Xperi, the company behind DTS sound and IMAX Enhanced for the home, has announced that it is launching its first smart TV OS in Tivo OS. You might question whether this is a “smart” move given the number of TV interfaces floating around, but its addition really marks a shift in what TVs offer viewers.

We usually talk a lot on this site about TV technology like Dolby Vision IQ, variable refresh rate and different picture modes, but the average person is likely to be confused or confused by all these technical terms. You walk into Currys, Best Buy, Media Markt and you just want a TV that can access the content you watch to watch.

In the course of the pandemic, content has become king. I’ve often seen people buy a TV and then find out it doesn’t have their favorite app – for example, Panasonic didn’t include Disney+ when the app was introduced – and then get annoyed that they have to buy a streaming stick to add to the price . It’s the equivalent of booking a flight on board and going all-inclusive – you don’t want to do all the hard work and don’t care how it got there, you just want your favorite apps to be accessible with just a few clicks of the remote.

Where TiVo OS is coming to market is in competition with the likes of Google/Android TV and Roku (which also announced a partnership with Metz during IFA). Like these smart TV options, TiVo OS seems to make the experience of using a TV easy, not awkward. In the short demo I was given, it looks similar to Google TV in the way it arranges its various icons, and you can customize what’s shown by subscribing to click through which apps you want to filter content.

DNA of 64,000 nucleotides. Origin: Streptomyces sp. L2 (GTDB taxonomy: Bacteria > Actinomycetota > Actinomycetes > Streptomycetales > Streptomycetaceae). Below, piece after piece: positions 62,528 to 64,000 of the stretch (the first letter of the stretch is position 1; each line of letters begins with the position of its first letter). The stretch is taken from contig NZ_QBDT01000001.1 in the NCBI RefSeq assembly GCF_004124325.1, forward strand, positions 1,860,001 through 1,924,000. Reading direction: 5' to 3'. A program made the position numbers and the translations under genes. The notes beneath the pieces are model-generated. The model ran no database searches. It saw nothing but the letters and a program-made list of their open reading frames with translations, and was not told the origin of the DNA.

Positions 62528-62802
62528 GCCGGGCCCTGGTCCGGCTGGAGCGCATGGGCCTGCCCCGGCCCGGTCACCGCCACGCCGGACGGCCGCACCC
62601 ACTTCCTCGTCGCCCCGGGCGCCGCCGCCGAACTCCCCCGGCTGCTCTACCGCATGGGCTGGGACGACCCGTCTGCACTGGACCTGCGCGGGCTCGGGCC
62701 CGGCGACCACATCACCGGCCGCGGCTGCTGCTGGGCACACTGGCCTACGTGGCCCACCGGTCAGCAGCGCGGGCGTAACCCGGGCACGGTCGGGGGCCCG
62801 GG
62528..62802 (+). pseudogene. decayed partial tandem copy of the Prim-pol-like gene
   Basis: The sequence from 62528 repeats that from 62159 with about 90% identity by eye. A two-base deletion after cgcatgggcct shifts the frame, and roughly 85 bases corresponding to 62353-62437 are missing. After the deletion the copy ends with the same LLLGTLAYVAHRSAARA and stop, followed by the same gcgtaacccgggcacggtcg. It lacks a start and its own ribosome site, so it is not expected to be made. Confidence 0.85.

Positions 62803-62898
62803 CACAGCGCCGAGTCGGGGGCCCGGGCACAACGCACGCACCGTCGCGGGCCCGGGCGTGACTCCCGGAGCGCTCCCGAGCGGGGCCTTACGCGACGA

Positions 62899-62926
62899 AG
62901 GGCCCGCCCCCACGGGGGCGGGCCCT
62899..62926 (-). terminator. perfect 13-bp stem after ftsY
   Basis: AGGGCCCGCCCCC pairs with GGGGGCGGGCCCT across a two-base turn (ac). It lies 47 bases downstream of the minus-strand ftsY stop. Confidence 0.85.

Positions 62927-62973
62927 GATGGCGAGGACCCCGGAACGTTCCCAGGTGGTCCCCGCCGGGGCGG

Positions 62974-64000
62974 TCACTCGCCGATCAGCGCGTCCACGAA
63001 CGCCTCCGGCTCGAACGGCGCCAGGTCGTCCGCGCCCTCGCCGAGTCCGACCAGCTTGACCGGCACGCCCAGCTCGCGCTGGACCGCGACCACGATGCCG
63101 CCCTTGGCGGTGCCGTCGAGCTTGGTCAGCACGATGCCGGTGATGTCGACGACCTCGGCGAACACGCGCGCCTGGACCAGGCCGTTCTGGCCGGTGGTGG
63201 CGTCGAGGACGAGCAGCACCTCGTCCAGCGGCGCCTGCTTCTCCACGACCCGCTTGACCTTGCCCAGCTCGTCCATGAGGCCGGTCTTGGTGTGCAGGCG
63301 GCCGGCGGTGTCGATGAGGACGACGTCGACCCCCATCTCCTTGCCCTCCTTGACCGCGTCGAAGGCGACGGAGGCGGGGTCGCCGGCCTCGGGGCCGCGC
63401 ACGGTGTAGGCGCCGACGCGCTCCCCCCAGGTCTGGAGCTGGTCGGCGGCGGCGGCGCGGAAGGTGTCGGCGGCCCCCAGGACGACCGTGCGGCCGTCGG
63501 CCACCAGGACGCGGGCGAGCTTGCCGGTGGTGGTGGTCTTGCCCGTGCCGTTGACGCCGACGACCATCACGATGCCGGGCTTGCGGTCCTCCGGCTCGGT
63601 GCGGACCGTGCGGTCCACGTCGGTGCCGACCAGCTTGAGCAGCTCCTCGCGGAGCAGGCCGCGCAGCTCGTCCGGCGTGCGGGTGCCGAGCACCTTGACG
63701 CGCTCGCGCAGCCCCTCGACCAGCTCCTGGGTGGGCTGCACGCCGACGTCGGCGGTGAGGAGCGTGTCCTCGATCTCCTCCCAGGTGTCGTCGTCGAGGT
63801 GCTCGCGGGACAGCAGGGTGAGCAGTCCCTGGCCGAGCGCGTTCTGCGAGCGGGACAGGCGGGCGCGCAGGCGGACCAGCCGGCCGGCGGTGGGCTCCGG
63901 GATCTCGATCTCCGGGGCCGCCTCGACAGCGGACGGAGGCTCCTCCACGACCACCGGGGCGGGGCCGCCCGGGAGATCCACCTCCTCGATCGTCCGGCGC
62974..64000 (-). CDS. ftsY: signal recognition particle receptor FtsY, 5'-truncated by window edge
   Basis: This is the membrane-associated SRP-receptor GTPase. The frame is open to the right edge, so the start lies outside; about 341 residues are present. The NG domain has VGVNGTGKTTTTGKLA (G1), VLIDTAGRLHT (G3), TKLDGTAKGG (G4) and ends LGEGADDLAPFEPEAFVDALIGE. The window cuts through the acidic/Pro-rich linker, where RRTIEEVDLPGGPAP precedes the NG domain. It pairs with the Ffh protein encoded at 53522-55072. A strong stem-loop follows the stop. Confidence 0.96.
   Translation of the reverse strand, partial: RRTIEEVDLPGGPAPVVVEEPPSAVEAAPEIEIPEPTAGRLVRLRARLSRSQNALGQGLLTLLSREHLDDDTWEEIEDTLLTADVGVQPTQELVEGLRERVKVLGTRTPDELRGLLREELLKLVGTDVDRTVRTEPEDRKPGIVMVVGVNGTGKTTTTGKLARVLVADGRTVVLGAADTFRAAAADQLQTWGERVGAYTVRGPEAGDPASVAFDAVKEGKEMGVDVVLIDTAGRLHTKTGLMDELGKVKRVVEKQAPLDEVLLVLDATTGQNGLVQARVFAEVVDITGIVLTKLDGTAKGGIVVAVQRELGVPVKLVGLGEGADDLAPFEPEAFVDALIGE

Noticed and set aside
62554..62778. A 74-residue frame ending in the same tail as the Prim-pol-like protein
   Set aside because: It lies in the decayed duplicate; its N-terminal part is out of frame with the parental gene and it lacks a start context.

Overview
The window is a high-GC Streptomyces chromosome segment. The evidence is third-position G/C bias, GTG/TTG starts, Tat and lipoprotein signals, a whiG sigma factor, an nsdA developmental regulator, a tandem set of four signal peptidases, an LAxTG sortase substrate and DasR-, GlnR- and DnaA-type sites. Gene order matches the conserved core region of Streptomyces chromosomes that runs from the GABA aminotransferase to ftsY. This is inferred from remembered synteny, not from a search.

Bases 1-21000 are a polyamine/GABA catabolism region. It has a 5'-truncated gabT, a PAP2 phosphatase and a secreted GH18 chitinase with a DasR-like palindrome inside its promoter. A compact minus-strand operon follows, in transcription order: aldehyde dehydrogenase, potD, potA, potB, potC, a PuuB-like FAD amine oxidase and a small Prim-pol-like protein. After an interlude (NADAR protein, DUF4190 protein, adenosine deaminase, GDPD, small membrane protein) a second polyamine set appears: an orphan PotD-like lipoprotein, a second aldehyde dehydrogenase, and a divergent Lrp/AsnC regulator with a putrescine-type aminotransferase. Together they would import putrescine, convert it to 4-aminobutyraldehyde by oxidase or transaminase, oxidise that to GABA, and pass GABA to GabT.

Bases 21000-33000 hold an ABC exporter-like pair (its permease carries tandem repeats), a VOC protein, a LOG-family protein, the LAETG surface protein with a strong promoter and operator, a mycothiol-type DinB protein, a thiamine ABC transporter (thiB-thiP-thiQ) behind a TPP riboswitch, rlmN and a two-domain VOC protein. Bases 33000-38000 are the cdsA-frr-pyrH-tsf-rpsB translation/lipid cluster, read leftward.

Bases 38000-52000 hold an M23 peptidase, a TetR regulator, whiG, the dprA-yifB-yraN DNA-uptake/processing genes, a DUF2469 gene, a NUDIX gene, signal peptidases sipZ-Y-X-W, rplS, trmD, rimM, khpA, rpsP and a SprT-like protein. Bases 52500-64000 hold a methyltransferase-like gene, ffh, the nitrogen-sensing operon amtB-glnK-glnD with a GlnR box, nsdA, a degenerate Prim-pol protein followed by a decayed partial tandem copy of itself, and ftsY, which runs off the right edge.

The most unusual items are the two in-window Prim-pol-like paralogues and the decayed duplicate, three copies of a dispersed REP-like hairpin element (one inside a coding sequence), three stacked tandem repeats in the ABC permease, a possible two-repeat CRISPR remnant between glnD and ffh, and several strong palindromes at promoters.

It definitely seemed easy to use with the emphasis on discovery. Do a voice search and the interface might not find what you’re looking for, but it will type in a specific keyword (like an actor) and suggest alternatives so the discovery process doesn’t stop, but it might end up in a place you’re not considered.

TiVo OS has partnered with Vestel TVs in Europe to bring the interface to its range of TVs, which includes Toshiba in the UK. It would give Toshiba TVs a boost in that regard, the Linux-based smart system has always felt behind the others in terms of the apps it can support (no Disney+ and no Apple TV, for example). A new interface can give a new coat of paint to a slightly tired TV to make it more attractive than before.

If the pandemic has revealed anything about the nature of how we engage with televisions, it’s that the experiences we have with them drive the interaction. We consume content at an enormous speed and are always looking for something new, and anything that points us in the direction of what we want with minimal effort will be a leader in the new “smart TV wars”.

Tivo OS proves smart interfaces can be more important than fancy AV tech

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